However, where he was excellent and turned this opinion into huge overall profits, was where he had a very strong "nap". This would often be based on "team news" direct from one of the clubs where for example, a team was severely weakened by injuries or illness. He would find this out well ahead of the industry and really smash into the stronger team at all rates and in all markets. When the shock news became public he would have a massive edge over the layers who found they had huge liabilities at totally wrong levels.

In this information age such an "edge" has gone, but the shrewd punter is always on the lookout for the next one, while Hunter has now semi-retired and plays golf!

Easier Said Than Done

The theory with betting is often far easier to write about than it is to execute in practice. All of us have felt that flushed feeling when something goes wrong with a bet. That twitch to chase the losses and plunge on anything to immediately recoup the losses from a bet that we had thought home and hosed.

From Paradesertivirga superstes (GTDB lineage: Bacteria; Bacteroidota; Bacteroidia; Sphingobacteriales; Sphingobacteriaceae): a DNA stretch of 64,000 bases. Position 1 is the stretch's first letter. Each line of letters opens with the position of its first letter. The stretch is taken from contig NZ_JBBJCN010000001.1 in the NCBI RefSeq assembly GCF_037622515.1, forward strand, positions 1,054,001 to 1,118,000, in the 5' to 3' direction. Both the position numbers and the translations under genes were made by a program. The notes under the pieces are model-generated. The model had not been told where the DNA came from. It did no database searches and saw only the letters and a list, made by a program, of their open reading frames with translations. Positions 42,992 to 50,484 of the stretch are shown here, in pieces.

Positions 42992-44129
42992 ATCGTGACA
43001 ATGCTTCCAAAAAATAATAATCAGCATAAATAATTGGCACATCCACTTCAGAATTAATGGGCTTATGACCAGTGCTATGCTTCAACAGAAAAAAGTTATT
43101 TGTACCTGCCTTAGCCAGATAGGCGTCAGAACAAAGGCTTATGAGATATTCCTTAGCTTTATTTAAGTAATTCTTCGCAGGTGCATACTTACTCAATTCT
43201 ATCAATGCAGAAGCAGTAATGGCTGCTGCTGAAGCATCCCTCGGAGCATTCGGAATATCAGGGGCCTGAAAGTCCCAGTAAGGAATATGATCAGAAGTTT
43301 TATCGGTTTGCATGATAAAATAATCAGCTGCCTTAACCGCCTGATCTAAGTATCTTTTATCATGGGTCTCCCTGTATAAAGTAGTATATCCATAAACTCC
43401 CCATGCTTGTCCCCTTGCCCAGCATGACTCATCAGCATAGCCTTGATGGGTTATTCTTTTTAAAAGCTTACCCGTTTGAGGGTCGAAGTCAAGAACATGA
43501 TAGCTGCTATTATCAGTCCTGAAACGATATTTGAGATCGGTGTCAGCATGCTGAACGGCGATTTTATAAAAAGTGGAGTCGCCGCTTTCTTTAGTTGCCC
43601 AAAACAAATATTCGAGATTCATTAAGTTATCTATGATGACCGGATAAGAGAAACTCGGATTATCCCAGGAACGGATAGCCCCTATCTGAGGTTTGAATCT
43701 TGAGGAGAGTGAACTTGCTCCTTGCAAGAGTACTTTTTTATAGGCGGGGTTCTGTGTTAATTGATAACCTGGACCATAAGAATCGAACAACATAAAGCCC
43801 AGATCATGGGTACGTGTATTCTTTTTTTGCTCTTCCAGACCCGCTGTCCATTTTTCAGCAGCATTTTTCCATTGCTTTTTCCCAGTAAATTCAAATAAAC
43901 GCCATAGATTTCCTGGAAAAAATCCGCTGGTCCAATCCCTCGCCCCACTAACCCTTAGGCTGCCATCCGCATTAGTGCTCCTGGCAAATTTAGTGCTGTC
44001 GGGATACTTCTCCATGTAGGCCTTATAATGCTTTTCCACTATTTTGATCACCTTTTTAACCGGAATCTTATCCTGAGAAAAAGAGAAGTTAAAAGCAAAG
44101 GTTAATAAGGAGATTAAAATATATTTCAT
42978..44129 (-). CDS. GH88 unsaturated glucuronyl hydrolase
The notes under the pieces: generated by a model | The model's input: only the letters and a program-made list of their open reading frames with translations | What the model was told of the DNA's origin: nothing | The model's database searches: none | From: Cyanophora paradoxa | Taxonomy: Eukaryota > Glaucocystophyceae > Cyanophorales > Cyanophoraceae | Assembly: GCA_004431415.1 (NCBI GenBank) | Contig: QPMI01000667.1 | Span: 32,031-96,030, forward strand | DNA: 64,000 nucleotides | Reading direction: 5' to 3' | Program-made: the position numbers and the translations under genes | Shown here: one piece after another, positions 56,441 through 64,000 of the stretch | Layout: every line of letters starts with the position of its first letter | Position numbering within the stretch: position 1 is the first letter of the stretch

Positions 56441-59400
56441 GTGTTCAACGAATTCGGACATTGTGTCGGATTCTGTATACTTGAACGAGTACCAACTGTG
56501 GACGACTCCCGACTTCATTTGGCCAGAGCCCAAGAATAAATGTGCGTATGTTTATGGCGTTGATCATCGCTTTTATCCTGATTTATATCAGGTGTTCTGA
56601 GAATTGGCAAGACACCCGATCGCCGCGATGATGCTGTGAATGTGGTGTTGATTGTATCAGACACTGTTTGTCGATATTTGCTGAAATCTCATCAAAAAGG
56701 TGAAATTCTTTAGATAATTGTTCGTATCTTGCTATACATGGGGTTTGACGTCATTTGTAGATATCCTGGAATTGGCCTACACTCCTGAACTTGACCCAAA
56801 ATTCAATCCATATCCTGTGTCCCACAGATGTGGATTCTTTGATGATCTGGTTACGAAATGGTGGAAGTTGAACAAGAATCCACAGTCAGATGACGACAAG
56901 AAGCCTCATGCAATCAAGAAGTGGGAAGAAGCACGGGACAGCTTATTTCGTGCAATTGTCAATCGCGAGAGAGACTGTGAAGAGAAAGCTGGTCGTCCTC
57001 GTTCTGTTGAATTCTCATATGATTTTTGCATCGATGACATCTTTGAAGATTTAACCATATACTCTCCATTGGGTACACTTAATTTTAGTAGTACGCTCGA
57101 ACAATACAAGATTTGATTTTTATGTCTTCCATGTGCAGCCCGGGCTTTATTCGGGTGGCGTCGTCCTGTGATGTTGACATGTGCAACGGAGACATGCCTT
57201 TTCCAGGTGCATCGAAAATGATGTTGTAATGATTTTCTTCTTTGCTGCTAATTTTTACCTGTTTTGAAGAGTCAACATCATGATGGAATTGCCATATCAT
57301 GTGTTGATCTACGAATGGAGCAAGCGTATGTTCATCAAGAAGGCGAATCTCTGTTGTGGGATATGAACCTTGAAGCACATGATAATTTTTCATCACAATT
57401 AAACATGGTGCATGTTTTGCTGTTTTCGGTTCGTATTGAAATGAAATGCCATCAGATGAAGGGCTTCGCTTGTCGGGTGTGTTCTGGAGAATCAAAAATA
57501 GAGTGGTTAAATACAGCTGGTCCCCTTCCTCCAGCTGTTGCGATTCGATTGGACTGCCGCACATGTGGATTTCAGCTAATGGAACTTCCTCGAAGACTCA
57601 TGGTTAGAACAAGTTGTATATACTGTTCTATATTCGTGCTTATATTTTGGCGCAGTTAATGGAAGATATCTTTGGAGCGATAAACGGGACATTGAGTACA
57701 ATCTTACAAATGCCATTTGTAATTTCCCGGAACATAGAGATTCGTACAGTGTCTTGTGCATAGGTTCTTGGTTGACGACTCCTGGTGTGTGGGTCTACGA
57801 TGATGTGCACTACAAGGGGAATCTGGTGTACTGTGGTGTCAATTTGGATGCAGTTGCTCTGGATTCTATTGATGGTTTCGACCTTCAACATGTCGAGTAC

Here is where most of us go totally wrong. Betting is an intensely personal and private thing and controlling instincts and having a very strong mind are essential. Otherwise we can all become the "bookmakers dream punter", someone who bets in every race/game, playing bigger and bigger as we try and claw back earlier losses until the entire tank has gone.

Even the most astute and highly regarded backers such as Patrick Veitch has stated that he waits to settle his weekly accounts sometimes to make sure they show a profit. i.e settles them after a fortnight when he is back in front. This is purely psychological and means he feels "in the zone" going forward to the next period.

Racehorse owner and pro-punter John Basquill also states the importance of regular wins achieved by playing in a size well within his comfort zone. He has learnt that life outside of betting is far more relaxed if the bad days do not play on the mind too much, while in-running expert Steve Noyce emphasises how important it is to play a long, patient game and avoid the bad habits of smashing away that ruin so many.

These are punters who do nothing else other than bet for a living, and their ideas and attitudes are very important to understand even for people who see betting a recreation.